Course and features
The river rises near Sevenhill and flows generally in a northern direction through the town of Clare and through good farming and pastoral country before reaching its confluence with the Broughton River south of Spalding. The river descends 129 metres (423 ft) over its 39-kilometre (24 mi) course.
The Hutt River catchment has five catchment sub-regions; Hutt River, Stanley Flat, Armagh Creek, White Hutt Creek, and Bungaree. Armagh Creek is the most significant tributary. The twin of the Hutt River, running parallel to it but separated by a low range, is the Hill River.
It is one of several Mid North streams visited in early April 1839 by explorer John Hill. Hill named the river after Sir William Hutt, who was one of the South Australian Colonization Commissioners in London. Sir William's brother John Hutt was originally recommended to become the first Governor of South Australia, but he turned it down in favour of John Hindmarsh. John Hutt later became Governor of Western Australia from 1839 until 1846.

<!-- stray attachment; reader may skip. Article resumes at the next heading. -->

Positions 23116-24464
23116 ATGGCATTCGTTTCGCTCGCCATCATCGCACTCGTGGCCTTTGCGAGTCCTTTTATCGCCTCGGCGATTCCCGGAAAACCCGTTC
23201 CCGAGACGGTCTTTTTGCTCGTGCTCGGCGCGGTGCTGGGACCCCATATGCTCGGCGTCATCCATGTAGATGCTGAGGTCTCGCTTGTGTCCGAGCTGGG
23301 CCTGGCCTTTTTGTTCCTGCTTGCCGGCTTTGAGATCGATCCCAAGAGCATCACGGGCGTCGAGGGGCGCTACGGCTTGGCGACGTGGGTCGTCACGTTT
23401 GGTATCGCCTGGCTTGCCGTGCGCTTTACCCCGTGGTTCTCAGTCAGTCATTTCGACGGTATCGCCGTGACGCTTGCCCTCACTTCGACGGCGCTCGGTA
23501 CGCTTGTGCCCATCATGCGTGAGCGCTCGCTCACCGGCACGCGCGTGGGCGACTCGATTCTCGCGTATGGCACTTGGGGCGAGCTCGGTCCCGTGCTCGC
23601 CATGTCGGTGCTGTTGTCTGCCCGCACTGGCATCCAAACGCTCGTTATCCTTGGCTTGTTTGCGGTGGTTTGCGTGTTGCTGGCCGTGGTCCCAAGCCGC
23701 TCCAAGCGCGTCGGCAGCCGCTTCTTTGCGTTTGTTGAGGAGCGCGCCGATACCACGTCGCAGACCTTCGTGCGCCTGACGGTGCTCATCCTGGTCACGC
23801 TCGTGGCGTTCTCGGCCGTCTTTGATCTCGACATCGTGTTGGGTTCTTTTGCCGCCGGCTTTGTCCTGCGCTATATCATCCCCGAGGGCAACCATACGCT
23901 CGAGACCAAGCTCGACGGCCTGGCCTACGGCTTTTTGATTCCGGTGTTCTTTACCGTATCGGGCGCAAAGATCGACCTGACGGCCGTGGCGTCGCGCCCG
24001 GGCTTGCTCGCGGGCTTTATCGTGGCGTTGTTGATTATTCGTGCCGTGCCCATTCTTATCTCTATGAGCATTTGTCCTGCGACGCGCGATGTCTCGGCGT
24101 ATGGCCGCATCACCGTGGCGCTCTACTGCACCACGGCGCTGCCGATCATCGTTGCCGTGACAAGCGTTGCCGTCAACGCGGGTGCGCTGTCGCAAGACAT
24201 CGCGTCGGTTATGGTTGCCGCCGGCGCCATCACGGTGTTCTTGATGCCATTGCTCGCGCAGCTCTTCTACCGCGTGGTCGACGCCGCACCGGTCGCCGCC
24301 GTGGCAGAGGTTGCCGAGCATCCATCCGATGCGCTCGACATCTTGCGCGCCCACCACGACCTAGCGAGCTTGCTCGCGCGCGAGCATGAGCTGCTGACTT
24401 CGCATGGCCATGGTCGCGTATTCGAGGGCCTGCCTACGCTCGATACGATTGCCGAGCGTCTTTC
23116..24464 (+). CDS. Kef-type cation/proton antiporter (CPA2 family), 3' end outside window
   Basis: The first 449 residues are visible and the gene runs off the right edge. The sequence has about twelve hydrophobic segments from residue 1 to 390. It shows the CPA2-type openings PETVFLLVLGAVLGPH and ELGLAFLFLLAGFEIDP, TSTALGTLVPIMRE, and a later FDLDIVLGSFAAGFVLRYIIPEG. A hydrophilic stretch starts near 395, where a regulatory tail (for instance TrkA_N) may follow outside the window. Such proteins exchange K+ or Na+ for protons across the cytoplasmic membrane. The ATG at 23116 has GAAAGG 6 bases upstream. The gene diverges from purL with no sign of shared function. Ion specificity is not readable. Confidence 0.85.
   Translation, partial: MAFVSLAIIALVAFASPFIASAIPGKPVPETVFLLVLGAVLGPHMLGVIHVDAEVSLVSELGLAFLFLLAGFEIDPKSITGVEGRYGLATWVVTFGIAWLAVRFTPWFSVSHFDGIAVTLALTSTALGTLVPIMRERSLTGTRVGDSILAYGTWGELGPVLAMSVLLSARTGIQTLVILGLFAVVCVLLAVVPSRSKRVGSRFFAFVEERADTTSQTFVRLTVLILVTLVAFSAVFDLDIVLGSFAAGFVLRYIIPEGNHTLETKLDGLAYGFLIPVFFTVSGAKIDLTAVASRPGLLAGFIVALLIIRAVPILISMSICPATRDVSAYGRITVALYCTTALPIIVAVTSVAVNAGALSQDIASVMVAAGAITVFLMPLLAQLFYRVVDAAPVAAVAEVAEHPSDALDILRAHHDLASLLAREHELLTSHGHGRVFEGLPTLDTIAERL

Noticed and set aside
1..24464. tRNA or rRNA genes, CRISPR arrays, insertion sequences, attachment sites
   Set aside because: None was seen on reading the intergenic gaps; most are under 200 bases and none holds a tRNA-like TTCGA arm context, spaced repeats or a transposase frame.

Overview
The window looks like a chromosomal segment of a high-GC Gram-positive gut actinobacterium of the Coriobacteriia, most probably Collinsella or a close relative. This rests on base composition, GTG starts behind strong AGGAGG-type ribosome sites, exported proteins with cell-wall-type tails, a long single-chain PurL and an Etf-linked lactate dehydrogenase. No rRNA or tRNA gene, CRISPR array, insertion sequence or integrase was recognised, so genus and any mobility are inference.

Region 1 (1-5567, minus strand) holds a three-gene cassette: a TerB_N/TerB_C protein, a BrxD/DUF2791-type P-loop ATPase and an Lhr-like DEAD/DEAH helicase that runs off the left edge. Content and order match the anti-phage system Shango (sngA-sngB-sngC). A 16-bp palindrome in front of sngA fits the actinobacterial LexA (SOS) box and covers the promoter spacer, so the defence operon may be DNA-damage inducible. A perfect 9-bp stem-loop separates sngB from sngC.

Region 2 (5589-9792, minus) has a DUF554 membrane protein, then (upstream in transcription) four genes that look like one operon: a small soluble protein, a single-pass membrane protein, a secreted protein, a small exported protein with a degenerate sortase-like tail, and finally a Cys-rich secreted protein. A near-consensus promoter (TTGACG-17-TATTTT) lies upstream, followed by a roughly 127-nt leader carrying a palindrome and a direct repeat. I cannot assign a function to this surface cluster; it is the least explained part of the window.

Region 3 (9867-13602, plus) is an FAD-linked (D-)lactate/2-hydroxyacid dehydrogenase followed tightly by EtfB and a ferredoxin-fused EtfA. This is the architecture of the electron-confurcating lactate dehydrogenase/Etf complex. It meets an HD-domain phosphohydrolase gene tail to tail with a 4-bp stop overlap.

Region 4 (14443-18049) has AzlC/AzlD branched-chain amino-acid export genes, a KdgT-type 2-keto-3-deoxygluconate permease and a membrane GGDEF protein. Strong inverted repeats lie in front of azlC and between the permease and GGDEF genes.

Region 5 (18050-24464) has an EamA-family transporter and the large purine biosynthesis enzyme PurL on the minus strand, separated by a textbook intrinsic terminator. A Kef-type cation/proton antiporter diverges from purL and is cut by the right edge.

Hill traced the Hutt downstream to just below the present town of Clare. In late May 1839, based upon information supplied by Hill, the explorer Edward John Eyre followed in Hill's footsteps, tracing it downstream to its junction with the Broughton River.
- "Map of Hutt River, SA". Bonzle Digital Atlas of Australia. Retrieved 25 March 2017.
- Amery, Rob; Williams, Georgina Yambo (2002). "Reclaiming through naming: The reinstatement of Kaurna toponyms in Adelaide and the Adelaide Plains". In Herclis, L.; Hodges, F.; Simpson, J. (eds.). The Land is a Map: placenames of indigenous origin in Australia (PDF). The Australian National University. Canberra: Pandanus Books. p. 264. Retrieved 26 March 2017.
- Slee, Maxwell Arthur (2015), John Hill c. 1810-1860 : South Australia's discoverer of rivers, St Agnes, SA Unlock the Past, ISBN 978-0-9941960-0-2
- Cockburn, Rodney (1999) South Australia - What's in a name? Axiom Publishing ISBN 0-9592519-1-X
- Eyre, E. J. (1984). Autobiographical Narrative, 1832–39. London: Caliban Books. p. 205. ISBN 0-9045733-2-X.